'He was highly-touted in the state of California in high school at middle linebacker. I feel (playing linebacker) is in my nature and in my blood,' Willis says. 'My father was my motivation growing up. He gave me the opportunity to get out of the inner city and go to schools that weren't around my neighborhood so I could have the opportunity to play. It was awesome.'\William took Jamaun out of Compton, Calif., to nearby Carson, where Willis would win All-League and All-City honors as a senior. He finished with 144 tackles, 25 tackles for loss, and eight sacks in that season, and was recruited by Michigan, UCLA, Oregon and Iowa State in addition to the University of Washington. Growing up watching USC football, Willis felt a familiarity with the Pac-10. Upon visiting the UW, he immediately felt that the attitude at Washington was right for him.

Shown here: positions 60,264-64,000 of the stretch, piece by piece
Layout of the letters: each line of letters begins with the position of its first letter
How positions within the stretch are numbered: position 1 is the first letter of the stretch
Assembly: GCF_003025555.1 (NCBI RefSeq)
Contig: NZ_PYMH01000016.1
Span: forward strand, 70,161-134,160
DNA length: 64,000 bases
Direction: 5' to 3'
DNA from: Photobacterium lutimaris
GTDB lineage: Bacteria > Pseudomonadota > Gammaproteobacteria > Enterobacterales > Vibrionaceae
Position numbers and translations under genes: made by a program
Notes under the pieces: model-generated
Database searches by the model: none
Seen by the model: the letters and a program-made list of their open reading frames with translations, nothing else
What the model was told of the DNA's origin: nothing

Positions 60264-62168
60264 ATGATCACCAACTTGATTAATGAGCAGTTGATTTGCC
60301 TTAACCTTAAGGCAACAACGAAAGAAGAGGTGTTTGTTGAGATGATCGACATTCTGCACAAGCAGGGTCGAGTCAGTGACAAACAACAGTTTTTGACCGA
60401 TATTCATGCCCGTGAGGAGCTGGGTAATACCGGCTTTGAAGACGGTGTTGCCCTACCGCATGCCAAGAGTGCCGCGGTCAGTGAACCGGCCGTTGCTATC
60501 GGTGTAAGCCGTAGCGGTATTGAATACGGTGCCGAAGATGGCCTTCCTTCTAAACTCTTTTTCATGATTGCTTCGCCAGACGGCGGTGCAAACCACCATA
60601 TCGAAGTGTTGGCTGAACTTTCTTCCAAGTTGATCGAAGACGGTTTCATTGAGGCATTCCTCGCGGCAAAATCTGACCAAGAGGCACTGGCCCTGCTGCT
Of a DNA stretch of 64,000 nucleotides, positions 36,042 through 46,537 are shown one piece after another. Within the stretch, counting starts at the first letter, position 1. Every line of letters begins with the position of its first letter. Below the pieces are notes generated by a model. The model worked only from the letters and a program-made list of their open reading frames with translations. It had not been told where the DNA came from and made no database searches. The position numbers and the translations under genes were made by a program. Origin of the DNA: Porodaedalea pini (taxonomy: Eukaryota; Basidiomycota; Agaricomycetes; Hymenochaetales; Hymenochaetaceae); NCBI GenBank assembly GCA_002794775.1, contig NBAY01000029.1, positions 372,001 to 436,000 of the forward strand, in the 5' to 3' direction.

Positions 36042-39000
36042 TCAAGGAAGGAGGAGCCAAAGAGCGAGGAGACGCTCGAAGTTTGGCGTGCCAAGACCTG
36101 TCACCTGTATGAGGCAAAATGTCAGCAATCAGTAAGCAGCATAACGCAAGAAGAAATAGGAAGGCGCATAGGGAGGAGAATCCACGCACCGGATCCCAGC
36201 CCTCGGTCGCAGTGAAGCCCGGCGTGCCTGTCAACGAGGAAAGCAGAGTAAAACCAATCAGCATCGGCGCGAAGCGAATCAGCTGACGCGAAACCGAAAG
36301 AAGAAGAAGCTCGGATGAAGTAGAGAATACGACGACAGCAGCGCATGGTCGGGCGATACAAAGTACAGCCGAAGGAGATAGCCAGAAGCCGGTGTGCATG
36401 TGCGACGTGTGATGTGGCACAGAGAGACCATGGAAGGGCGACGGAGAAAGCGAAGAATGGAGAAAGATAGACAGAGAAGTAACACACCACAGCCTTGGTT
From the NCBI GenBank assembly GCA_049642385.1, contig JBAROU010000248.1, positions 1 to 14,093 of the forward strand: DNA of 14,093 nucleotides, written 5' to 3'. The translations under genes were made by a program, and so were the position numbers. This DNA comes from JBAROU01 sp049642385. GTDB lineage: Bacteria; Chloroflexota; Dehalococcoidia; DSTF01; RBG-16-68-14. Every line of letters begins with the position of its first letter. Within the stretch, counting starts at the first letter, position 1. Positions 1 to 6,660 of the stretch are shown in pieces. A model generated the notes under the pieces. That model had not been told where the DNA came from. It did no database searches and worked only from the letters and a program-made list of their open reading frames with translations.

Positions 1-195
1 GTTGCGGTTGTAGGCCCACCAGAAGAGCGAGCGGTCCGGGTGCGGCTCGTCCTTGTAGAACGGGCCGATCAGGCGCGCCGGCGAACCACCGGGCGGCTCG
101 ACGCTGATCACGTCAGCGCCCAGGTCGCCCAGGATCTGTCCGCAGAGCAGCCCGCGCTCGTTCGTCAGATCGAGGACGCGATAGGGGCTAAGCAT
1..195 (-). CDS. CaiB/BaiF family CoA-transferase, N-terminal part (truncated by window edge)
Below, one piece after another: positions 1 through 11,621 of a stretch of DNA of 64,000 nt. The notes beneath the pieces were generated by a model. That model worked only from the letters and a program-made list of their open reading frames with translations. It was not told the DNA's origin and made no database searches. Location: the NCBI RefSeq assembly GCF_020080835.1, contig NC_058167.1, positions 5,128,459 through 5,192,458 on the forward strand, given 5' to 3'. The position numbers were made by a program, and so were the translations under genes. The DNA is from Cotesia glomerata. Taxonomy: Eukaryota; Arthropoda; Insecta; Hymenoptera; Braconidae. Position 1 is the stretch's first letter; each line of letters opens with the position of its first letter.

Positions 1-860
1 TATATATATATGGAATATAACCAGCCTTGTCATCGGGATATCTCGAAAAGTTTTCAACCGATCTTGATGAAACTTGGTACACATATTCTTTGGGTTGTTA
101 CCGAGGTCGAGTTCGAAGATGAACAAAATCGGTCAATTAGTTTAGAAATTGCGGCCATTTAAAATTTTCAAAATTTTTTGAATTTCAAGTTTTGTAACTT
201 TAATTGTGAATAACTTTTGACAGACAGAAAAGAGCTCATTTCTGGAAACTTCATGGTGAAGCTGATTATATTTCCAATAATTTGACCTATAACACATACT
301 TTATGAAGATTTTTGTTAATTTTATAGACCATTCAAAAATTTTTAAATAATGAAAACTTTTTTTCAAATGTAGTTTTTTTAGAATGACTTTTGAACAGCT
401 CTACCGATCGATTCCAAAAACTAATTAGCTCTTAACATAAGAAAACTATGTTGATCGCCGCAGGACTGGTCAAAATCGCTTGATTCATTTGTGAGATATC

'When I came on my recruiting trip to Washington, the vibe that I got was that they just wanted to win,' he says. 'It wasn't about blue chip All-Americans, it was just about (each guy) coming in and playing his role.'

Willis' role, though it has come off the bench, has been a crucial one for the Huskies, as he has shown a knack for making big plays in big games.

In Washington's 33-30 win over Oregon State in 2000, the Beavers' only loss of the season, Willis recorded five tackles. In the 1999 Oregon State game, Willis returned his first collegiate interception 24 yards for a touchdown. Against Oregon in 2000, Willis shone in the Huskies lone defeat of the season, registering nine tackles, three of them for loss. He also came through against Arizona in 2000, registering six tackles and swatting away a Wildcat fourth-quarter pass to force a punt that eventually led to the Huskies go-ahead touchdown.